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Norman Charles Cookson, of Cookson and Co
1887 "NOTICE is hereby given, that the Partnership which has for some time past been carried on by us the undersigned, William Isaac Cookson, John Cookson, Norman Charles Cookson, and George John Cookson, under the style or firm of Cookson and Co., at Bankchambers, Sandhill, Newcastle-upon-Tyne, Howdon Smelting Works, Howdon-on-Tyne, Willington Quay Antimony and Venetian Red Works, Willington Quay-on-Tyne and Hay Hole Lead Works, Northumberland Dock-on-Tyne, as Lead Merchants, Lead Smelters, and Lead Manufacturers, Antimony Refiners, and Venetian Red Makers, was this day dissolved, by mutual consent, so far as regards the said John Cookson only; the said businesses being in future carried on by the said William Isaac Cookson, Norman Charles Cookson, and George John Cookson as heretofore, under the said style or firm of Cookson and Co."
1909 Lead manufacturer of Newcastle and Wylam. Death of Norman Cookson, head of Cookson and Co, who had succeeded his father in that position; had displayed a scientific approach to his business; had been responsible for the development of processes for refining lead and antimony, and for extracting silver and gold from lead.
1909 Died. Probate to Bryan Cookson and Harold Cookson, esquires, Clive Cookson, and Kenneth Cookson, lead manufacturers
1909 Obituary 
NORMAN CHARLES COOKSON, a Vice-President of the Institute of Metals, died at his residence, Oakwood, Wylam, Northumberland, on May 15, 1909.
Born in 1841, he was the eldest son of the late Mr. William Isaac Cookson, of Worksop Manor, Nottinghamshire. Mr. Cookson received his school education at Harrow. Throughout his career he showed a keen interest in scientific matters.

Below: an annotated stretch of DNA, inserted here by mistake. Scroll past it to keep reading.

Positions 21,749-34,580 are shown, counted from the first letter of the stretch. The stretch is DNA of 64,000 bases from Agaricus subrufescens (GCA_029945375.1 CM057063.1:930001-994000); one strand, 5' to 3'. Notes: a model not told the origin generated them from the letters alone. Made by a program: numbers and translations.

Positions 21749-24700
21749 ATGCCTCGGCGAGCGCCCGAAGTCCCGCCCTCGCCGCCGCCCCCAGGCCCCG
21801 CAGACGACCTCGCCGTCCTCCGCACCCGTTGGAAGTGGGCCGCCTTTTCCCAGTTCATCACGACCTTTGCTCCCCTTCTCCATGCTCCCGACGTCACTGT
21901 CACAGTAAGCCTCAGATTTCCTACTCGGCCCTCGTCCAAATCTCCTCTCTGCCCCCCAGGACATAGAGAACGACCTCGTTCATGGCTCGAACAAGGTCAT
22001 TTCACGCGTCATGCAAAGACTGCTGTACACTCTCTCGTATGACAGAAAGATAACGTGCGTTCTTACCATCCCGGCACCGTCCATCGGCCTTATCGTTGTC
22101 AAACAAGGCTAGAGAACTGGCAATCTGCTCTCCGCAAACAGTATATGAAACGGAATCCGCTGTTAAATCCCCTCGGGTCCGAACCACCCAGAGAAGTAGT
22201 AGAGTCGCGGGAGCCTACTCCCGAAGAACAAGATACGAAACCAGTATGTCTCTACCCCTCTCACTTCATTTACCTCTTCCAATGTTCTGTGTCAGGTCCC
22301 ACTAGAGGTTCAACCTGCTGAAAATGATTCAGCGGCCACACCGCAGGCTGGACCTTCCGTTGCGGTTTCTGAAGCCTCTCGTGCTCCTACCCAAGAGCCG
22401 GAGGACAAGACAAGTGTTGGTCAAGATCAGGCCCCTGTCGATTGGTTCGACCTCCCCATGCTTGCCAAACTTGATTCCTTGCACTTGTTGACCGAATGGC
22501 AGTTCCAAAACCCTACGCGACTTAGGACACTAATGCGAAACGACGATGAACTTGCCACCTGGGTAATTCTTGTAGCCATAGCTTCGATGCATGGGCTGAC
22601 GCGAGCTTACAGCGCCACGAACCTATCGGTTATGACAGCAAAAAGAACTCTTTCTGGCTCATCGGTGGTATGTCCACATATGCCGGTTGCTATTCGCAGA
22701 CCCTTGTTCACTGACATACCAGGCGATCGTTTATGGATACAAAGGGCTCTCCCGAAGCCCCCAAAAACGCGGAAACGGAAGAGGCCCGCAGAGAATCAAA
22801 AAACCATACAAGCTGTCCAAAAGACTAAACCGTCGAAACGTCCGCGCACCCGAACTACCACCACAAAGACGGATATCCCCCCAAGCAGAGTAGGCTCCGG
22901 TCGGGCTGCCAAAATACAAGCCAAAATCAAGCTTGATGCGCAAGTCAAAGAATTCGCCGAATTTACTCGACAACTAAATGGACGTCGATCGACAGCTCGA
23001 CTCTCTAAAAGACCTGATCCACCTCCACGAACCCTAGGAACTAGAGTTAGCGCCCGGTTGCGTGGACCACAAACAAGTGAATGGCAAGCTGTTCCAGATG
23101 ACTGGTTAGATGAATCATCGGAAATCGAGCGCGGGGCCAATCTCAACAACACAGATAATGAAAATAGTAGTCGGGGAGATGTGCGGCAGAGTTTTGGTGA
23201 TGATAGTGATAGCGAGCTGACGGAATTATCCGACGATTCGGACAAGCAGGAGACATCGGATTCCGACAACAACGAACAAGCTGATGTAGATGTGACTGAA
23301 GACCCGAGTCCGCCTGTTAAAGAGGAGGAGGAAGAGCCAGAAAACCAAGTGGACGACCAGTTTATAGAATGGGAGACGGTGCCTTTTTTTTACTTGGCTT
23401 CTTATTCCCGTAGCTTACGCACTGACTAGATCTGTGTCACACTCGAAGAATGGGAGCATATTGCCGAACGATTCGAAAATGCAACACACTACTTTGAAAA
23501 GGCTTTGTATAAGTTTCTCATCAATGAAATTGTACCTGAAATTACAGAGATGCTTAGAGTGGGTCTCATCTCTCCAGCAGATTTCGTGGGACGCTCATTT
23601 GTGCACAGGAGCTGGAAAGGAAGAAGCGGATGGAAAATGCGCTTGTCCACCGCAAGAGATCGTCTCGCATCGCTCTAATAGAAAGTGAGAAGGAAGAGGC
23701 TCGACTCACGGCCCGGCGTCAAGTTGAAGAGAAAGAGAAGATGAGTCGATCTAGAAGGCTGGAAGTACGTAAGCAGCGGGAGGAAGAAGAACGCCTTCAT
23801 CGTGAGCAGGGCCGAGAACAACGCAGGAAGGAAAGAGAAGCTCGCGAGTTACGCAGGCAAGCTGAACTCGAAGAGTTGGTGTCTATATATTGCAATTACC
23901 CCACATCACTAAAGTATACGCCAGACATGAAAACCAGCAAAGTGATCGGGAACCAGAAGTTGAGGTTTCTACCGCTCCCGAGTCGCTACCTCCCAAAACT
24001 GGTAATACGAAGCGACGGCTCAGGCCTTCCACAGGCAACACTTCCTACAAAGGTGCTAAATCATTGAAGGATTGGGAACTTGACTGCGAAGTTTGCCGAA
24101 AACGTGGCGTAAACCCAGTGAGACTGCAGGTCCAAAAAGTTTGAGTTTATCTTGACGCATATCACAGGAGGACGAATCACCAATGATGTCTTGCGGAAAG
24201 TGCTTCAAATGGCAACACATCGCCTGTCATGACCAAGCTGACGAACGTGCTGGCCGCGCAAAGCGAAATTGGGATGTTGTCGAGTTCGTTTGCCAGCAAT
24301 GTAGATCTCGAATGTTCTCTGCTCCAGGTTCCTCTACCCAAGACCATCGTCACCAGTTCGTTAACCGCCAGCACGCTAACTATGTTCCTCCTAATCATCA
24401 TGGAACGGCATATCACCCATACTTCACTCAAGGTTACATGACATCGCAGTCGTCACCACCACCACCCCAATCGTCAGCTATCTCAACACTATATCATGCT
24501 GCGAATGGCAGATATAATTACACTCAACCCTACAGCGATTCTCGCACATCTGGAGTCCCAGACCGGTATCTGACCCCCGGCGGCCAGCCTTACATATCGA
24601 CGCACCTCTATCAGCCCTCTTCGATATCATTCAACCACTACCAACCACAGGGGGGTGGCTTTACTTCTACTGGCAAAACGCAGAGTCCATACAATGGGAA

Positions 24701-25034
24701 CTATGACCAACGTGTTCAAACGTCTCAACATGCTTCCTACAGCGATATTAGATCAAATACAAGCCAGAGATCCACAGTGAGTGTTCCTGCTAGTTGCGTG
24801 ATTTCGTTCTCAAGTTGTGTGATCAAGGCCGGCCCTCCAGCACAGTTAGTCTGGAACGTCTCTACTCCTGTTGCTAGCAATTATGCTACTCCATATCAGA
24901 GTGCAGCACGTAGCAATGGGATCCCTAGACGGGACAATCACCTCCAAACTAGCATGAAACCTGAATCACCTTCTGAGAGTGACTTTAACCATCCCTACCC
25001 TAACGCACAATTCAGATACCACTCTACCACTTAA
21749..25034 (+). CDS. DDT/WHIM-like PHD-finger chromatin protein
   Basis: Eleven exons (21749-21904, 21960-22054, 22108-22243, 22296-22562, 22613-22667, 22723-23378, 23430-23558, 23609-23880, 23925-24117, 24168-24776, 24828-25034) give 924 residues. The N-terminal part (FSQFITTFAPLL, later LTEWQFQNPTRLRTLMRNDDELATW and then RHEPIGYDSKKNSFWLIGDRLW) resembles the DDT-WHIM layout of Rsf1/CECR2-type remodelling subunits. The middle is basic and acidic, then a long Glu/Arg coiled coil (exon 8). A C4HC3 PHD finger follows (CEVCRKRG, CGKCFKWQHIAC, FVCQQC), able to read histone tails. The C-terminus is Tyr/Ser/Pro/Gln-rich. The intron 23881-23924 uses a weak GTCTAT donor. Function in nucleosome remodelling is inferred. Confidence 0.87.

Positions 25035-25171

He was head of the firm of Cookson & Co., lead and antimony smelters, of Newcastle-on-Tyne, and was closely connected with coal and lead milling interests in the North of England and elsewhere. In addition, he was interested in silver mines in South America, and was connected with the development of many of the processes employed in the refining of lead and antimony and the extraction of silver and gold.
In commercial life he was most energetic and capable ; his knowledge of science was varied and extensive; his practical interest in and care for the workmen in his employ resulted in many provisions for their protection and old age. His principal recreation was orchid-growing, and his house at Wylam was well known to orchid-growers in all parts of the country.
He joined the Institute of Metals on its foundation in 1908, was chosen a member of the first Council, and elected a Vice-President in January 1909. His interest in the movement which led to the formation of the Institute was unflagging, and his death involves a great loss.